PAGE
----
Fresh supermarket sales figures out today paint a familiar picture. Under threat from the German discount supermarkets, the industry’s big players have been slashing costs – leading to a 1.7% year-on-year fall in food prices in the twelve weeks to October 11.
The tactic doesn’t seem to have done the job. Aldi’s sales were up by 17.6% to around £1.4bn in the period, while Lidl’s leapt by an impressive 17.9% to just over £1bn, according to Kantar Worldpanel. Between them, the discount chains now represent almost 10% of the entire market.
Of the ‘Big Four’ grocers, just Sainsbury’s was growing - and by a comparatively feeble 1.1%. Sales at Morrisons were down 1%, Tesco’s dipped by 1.7%, and the situation looks particularly drastic for Asda, where sales were down by 3%.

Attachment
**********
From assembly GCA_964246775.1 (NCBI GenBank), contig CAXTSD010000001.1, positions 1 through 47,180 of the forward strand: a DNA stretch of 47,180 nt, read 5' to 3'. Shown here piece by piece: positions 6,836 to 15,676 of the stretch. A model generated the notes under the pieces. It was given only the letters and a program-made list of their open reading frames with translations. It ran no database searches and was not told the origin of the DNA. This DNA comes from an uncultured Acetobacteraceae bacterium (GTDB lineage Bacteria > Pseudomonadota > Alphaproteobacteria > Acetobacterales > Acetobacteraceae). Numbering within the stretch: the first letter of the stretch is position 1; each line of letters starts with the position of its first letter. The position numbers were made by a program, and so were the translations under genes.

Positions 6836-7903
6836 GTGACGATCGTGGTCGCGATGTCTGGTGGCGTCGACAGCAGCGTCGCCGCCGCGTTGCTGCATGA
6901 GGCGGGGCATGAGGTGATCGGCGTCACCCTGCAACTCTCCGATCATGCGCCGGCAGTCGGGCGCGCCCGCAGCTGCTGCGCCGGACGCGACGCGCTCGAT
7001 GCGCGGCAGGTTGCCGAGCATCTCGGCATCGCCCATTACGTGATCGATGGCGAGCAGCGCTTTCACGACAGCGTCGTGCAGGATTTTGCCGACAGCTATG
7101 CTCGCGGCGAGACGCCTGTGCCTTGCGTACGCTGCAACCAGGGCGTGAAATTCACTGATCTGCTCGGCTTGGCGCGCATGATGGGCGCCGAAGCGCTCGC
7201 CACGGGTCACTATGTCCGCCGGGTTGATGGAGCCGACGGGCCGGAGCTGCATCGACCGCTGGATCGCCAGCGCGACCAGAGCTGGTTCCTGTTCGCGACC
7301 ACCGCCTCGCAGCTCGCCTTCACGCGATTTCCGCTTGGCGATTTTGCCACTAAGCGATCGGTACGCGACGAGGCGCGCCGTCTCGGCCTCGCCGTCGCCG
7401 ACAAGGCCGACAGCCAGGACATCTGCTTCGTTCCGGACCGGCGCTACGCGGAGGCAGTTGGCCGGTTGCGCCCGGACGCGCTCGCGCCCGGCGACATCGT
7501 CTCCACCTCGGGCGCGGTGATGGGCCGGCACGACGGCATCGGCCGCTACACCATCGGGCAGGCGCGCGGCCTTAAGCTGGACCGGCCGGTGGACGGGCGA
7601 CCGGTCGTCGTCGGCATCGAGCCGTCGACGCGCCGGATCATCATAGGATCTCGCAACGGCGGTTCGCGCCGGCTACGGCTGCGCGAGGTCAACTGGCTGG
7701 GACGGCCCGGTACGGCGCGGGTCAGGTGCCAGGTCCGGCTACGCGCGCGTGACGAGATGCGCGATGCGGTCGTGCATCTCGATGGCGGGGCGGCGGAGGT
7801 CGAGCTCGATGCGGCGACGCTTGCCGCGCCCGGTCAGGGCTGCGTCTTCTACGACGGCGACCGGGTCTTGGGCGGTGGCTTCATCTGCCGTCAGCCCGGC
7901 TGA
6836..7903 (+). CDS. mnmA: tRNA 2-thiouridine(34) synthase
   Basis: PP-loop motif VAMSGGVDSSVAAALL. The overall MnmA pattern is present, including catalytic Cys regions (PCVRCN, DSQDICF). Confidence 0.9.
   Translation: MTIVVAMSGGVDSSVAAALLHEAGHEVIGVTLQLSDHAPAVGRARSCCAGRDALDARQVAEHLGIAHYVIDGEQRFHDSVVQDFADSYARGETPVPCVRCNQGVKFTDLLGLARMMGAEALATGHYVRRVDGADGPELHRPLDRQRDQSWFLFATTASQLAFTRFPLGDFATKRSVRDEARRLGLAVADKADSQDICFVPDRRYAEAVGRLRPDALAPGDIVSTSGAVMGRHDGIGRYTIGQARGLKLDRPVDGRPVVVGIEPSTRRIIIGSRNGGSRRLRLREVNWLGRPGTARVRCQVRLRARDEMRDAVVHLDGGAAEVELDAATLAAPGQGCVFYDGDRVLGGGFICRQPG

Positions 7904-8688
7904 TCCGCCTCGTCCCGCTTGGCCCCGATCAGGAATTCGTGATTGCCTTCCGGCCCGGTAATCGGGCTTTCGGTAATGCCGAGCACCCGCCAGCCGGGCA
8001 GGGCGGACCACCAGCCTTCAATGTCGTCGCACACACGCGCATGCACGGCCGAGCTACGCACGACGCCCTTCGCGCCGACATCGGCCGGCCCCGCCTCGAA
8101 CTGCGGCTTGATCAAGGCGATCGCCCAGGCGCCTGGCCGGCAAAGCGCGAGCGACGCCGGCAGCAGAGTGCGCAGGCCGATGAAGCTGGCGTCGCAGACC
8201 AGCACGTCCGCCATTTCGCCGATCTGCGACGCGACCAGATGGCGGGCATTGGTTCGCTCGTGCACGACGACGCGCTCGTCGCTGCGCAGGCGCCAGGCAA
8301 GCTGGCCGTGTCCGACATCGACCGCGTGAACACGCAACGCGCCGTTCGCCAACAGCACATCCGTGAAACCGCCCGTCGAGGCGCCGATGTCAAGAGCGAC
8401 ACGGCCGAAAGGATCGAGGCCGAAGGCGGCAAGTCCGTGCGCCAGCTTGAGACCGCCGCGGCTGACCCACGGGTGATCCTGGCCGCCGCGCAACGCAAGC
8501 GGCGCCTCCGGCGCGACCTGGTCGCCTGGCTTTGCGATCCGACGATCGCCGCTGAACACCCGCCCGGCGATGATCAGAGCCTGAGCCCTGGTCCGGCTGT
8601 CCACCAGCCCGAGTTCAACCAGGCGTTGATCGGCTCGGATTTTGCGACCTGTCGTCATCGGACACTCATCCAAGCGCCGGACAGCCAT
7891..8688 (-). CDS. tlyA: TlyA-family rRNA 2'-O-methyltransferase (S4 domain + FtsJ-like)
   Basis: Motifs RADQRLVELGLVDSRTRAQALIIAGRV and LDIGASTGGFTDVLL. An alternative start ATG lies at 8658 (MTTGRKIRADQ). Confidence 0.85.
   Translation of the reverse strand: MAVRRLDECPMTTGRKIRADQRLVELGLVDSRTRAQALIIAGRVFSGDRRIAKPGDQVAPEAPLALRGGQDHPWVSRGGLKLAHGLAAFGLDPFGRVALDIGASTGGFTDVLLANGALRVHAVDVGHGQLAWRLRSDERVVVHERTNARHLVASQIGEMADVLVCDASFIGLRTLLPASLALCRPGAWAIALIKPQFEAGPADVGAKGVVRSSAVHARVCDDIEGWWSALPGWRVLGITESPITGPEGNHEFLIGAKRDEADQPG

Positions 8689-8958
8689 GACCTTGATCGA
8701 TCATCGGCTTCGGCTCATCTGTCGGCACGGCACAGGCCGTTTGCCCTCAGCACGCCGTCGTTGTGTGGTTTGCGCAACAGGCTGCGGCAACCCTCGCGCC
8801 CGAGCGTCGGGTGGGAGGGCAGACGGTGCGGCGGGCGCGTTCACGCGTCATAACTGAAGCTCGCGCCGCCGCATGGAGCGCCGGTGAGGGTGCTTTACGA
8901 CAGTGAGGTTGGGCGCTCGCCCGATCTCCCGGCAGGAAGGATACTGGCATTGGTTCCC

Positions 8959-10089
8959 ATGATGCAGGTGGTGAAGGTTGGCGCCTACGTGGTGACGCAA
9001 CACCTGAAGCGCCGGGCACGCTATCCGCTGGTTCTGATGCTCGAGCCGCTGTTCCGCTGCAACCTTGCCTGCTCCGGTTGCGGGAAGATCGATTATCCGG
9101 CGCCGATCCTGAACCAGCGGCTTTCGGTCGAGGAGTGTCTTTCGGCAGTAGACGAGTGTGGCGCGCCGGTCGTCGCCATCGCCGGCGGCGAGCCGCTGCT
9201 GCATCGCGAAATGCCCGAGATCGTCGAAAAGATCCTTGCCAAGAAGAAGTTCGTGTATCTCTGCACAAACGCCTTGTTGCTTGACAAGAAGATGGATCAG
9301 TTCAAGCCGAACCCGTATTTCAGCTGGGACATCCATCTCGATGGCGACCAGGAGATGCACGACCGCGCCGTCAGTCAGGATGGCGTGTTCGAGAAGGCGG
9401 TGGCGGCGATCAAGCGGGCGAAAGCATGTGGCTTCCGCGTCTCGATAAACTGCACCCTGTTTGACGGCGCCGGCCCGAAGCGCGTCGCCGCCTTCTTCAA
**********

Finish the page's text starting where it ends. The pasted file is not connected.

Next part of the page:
‘With like-for-like grocery prices 1.7% lower than last year, the supermarket price war shows no signs of abating,’ said Fraser McKevitt, Kantar Worldpanel’s head of retail and consumer insight. ‘Consumers have now enjoyed more than 12 months of continually falling prices and are currently pocketing these benefits rather than splashing out on substantially more grocery items, with overall volume growth of only 2%.’
Though there will surely come a point when continuing to slash prices is no longer a viable strategy for the Big Four, it’s not clear then that will be. Tesco upped the ante last week with a new promise to instantly match its competitors’ prices for branded goods at the checkouts. With Amazon Fresh on the way, it looks like the supermarkets’ woes are far from over.